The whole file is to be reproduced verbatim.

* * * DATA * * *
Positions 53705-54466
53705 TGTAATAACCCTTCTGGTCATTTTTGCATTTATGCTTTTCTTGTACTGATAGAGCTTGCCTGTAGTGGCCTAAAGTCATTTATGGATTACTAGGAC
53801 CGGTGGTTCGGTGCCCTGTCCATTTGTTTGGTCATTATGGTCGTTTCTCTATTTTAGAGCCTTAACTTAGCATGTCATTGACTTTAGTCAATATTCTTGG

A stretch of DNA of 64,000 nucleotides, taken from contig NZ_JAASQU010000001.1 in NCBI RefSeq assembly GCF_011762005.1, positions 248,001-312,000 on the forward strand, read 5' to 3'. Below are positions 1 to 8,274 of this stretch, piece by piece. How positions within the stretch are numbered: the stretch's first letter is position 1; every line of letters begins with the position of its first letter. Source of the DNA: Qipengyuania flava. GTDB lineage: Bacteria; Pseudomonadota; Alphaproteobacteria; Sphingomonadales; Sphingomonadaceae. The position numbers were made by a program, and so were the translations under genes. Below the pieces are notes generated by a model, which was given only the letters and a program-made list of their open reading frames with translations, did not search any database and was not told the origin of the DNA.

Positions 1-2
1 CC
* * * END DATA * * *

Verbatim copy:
Positions 53705-54466
53705 TGTAATAACCCTTCTGGTCATTTTTGCATTTATGCTTTTCTTGTACTGATAGAGCTTGCCTGTAGTGGCCTAAAGTCATTTATGGATTACTAGGAC
53801 CGGTGGTTCGGTGCCCTGTCCATTTGTTTGGTCATTATGGTCGTTTCTCTATTTTAGAGCCTTAACTTAGCATGTCATTGACTTTAGTCAATATTCTTGG

A stretch of DNA of 64,000 nucleotides, taken from contig NZ_JAASQU010000001.1 in NCBI RefSeq assembly GCF_011762005.1, positions 248,001-312,000 on the forward strand, read 5' to 3'. Below are positions 1 to 8,274 of this stretch, piece by piece. How positions within the stretch are numbered: the stretch's first letter is position 1; every line of letters begins with the position of its first letter. Source of the DNA: Qipengyuania flava. GTDB lineage: Bacteria; Pseudomonadota; Alphaproteobacteria; Sphingomonadales; Sphingomonadaceae. The position numbers were made by a program, and so were the translations under genes. Below the pieces are notes generated by a model, which was given only the letters and a program-made list of their open reading frames with translations, did not search any database and was not told the origin of the DNA.

Positions 1-2
1 CC